Why Meat is Moral, and Veggies are Immoral

by Robin Hanson, July 10, 2002

You are in a grocery store, and thinking of buying some meat. You think you know what buying and eating this meat would mean for your taste buds, your nutrition, and your pocketbook, and let's assume that on those grounds it looks like a good deal. But now you want to think about the morality of doing this, by which we usually mean that you want to consider what this means for others, such as animals. Aren't you hurting cows by eating beef, or pigs by eating pork?

Maybe you may think it obvious that you hurt animals by eating meat, but you still think you are justified in doing so. Or maybe you don't think such harm is justified, and so are a vegetarian. But I want to argue that, all things considered, you are not hurting animals; you are helping them.

First, notice that the cow or pig that once was the meat in front of you is already dead. So you can't hurt that animal much, except perhaps by violating its last wishes. But what about other cows and pigs? Doesn't buying more meat increase the overall demand for meat, and won't farms out there respond to this increased demand by killing more animals to send to grocery stores? So aren't you responsible for the killing of those animals?

Well not really. Farmers are going to kill pretty much all their grown animals no matter what the demand; they really don't have much else to do with the animals they raise for meat. But farmers will respond to changes in demand by changing the number of new animals they raise to kill later. So by buying more meat from the grocery store, you are responsible for more deaths of future farm animals.

But the alternative to those future animal lives cut short by butchery is not longer future animal lives. The alternative is that those animals will never have existed. People who buy less meat don't really spend less money on food overall, they mainly just spend more money on other non-meat food. This results in fewer pig farms and more asparagus farms, and pretty much the same overall amount of land devoted to farming. Creating more asparagus farms does not create more wilderness where wild animals can range free; this is not what asparagus farms do. So the real choice here is between creating pigs who live for a while and then are killed, and creating more asparagus plants.

If asparagus plants have little moral worth per se, our question then comes down to this: is it good or bad to create pigs who live for a while and then die? Well, is it good to create people that will eventually die? We usually say yes, if their lives are "worth living" overall. That is, if they get value out of being alive, and are not in a situation like severe torture, where they would rather be dead than alive. So are pigs lives worth living?

We might well agree that wild pigs have lives more worth living, per day at least, just as humans may be happier in the wild instead of fighting traffic to work in a cubical all day. But even these human lives are worth living, and it is my judgment that most farm animal's lives are worth living too. Most farm animals prefer living to dying; they do not want to commit suicide.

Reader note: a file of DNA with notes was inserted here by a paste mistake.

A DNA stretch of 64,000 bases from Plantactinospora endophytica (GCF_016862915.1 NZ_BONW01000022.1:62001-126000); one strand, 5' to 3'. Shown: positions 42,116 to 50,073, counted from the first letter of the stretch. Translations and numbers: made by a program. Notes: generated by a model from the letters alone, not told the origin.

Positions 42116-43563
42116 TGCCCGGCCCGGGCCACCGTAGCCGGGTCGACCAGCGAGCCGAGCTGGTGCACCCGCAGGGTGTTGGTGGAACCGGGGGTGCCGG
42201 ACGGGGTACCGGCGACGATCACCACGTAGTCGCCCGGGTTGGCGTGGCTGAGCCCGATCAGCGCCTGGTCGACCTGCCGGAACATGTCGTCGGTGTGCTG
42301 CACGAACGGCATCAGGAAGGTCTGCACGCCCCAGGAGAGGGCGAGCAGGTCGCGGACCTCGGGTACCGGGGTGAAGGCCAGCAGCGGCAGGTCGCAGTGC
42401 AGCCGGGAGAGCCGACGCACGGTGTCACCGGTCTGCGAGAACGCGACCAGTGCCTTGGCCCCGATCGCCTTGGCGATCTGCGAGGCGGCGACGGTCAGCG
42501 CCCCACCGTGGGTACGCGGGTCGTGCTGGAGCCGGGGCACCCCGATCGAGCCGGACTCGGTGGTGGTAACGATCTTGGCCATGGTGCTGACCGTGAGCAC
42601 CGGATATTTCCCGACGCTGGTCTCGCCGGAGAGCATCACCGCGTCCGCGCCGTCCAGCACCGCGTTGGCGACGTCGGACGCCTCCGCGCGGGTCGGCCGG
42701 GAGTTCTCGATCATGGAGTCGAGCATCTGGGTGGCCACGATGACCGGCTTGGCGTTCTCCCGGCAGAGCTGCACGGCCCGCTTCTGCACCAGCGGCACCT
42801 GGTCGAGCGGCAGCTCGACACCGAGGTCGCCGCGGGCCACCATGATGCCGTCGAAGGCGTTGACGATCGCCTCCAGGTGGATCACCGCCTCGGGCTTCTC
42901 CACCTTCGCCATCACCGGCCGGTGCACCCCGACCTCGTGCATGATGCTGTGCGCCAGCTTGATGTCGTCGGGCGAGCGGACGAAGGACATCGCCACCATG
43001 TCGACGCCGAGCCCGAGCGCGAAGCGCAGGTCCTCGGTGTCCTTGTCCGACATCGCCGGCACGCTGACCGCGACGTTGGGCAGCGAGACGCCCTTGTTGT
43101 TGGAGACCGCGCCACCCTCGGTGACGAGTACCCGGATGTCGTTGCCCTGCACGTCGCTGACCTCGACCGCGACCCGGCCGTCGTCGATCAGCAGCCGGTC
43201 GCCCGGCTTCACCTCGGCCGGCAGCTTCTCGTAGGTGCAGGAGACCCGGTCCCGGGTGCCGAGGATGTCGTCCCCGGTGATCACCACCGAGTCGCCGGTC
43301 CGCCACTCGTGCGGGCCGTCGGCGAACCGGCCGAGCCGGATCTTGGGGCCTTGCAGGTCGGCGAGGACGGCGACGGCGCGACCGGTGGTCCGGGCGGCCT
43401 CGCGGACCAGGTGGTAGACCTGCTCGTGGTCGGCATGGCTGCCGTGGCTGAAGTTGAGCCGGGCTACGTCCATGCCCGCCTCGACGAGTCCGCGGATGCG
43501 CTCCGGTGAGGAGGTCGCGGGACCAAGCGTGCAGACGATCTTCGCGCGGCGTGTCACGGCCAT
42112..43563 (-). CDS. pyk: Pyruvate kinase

If so, the consequence to others of buying that meat in the grocery store, rather than asparagus, is good; you create farm animals whose lives are worth living. And thus the consequence of buying asparagus rather than meat is, by comparison, bad. So if you, like me, think your actions are more moral when you do more good for others, you should agree with me that meat is moral, and veggies are immoral.

There are two standard responses to the argument I've just given. The first response says that killing is just wrong, even when the consequences to others of doing so are good. The second response claims that in fact most farm animals live as if in torture, and so the animals would rather be dead than alive. By this account I guess killing existing farm animals is a kind merciful act, while creating new farm animals is cruel. If you have doubts on this point, I suggest you visit a farm.

Now it might make sense to be picky about how the farm animals that you eat were raised. It would be kind of you to pay a little more for your meat to improve the lives of the animals that become your meat. Just don't confuse a lack of extra kindness with cruelty; people already do more good by buying ordinary meat than by buying veggies.

How kind would it be to animals to spend more or less of your income on food? Changing your food budget might change the amount of land that is farmed, though this effect is weak because farmland can be used to produce non-food products. Corn, for example, may be used to produce ethanol. And if you do manage to induce less farmland and more wild land, you'll have to realize that, per land area, farms are more efficient at producing "higher" animals like pigs and cows. So there is a tradeoff between producing more farm animals with worse lives, or fewer wild animals with better lives, if in fact wild animals live better lives.